U.S. Geological Survey (USGS)

6:14am

Sun December 30, 2012
Europe

The Mysterious Disappearance Of The Russian Crown Jewels

Originally published on Wed January 2, 2013 12:49 am

This necklace appears in the 1922 album at the USGS library, but not in the 1925 book on the Russian crown jewels.
www.usgs.gov

The story of the missing Russian crown jewels begins, as so many great adventures do, in a library.

In this case, it was the U.S. Geological Survey Library in Reston, Va.

Richard Huffine, the director, was looking through the library's rare-book collection when he came upon an oversized volume.

"And there's no markings on the outside, there's no spine label or anything like that," he says. "This one caught our eye, and we pulled it aside to take a further look at it."

Researcher Jenna Nolt was one of those who took a look.

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1:16pm

Sat November 10, 2012
The Two-Way

Quick Quake Catches Kentucky, Other States By Surprise

About noon today, people in eastern Kentucky were startled by a novel event - an earthquake. The U.S. Geological Survey says a tremor shook the region near Whitesburg. It's a rural area about 150 miles southeast of Lexington, Ky., and about 140 miles northeast of Knoxville, Tenn. No one was hurt.

The magnitude was 4.3, which the USGS site says triggers a "sensation like a heavy truck striking the building" and is "felt by nearly everyone".

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1:38am

Thu September 27, 2012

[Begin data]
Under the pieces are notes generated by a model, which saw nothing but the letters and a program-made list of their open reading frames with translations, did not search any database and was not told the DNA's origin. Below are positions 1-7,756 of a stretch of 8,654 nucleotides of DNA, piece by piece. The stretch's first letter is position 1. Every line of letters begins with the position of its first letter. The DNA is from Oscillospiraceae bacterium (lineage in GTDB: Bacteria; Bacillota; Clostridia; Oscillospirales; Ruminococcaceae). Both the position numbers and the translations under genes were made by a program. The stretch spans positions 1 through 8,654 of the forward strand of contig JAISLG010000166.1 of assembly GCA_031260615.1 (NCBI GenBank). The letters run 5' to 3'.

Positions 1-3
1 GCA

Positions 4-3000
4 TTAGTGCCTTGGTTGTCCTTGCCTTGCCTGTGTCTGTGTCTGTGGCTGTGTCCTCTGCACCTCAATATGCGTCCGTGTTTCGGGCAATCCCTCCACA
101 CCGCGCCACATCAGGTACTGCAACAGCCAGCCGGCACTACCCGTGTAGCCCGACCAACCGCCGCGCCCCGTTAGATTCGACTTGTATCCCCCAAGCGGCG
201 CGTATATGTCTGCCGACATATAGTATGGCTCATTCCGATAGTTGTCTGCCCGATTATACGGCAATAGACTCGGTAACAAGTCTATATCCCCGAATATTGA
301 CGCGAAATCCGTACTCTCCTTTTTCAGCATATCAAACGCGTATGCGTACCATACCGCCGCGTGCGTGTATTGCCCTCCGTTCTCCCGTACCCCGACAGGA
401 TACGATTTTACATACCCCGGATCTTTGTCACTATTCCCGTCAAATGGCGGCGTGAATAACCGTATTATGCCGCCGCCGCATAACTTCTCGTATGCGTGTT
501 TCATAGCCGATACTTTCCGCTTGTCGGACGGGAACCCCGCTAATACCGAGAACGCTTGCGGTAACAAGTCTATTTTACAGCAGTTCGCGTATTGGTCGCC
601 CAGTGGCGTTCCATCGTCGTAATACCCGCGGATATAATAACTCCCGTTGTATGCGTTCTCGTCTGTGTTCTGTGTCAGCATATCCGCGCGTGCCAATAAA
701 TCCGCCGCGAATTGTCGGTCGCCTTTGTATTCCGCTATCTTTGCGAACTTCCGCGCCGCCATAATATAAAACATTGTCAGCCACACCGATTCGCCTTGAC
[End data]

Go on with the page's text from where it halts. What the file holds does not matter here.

Research News

Big Quakes Signal Changes Coming To Earth's Crust

Originally published on Thu September 27, 2012 7:31 am

A prison official examines the damage a day after a powerful earthquake hit the west coast of Indonesia in Banda Aceh on April 12.
Adek Berry AFP/Getty Images

On April 11 of this year, an extraordinary cluster of earthquakes struck off Sumatra. The largest shock, magnitude 8.7, produced stronger ground-shaking than any earthquake ever recorded. And it surprised seismologists by triggering more than a dozen moderate earthquakes around the world.

The quakes are also a sign of big changes to come in the Earth's crust.

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1:14am

Thu April 12, 2012
Energy

Scientists Link Rise In Quakes To Wastewater Wells

Originally published on Fri April 13, 2012 8:22 am

Scientists who watch for earthquakes have discovered a big increase in the number of small quakes in the middle of the country. It's an area that's usually pretty quiet geologically.

The scientists suspect the quakes are caused by wastewater wells. They plan to discuss their findings later this month at a seismology conference, but they've shared the basics with NPR.

Bill Ellsworth, a seismologist at the U.S. Geological Survey, says new technology over the past decade has given scientists a much better feel for when the Earth shakes.

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5:00am

Wed April 11, 2012
The Two-Way

After Major Quake Near Indonesia, First Tsunami Is Relatively Small

Originally published on Wed April 11, 2012 7:04 am

Acehnese women hug each other shortly after the powerful earthquake hit the western coast of Sumatra in Banda Aceh.
Chaideer Mahyhuddin AFP/Getty Images

A powerful, 8.6-magnitude earthquake and an 8.2-magnitude aftershock off the west coast of Northern Sumatra today led authorities to warn that potentially devastating tsunamis might roar across the Indian Ocean.

But to the relief of millions who were immediately reminded of the devastating tsunami that rolled across that ocean in 2004, the waves generated by today's temblors were minor and the tsunami "watch" was canceled just before 9 a.m. ET.

The other welcome news: Initial reports indicated that damage from the quakes themselves may not have been extensive.

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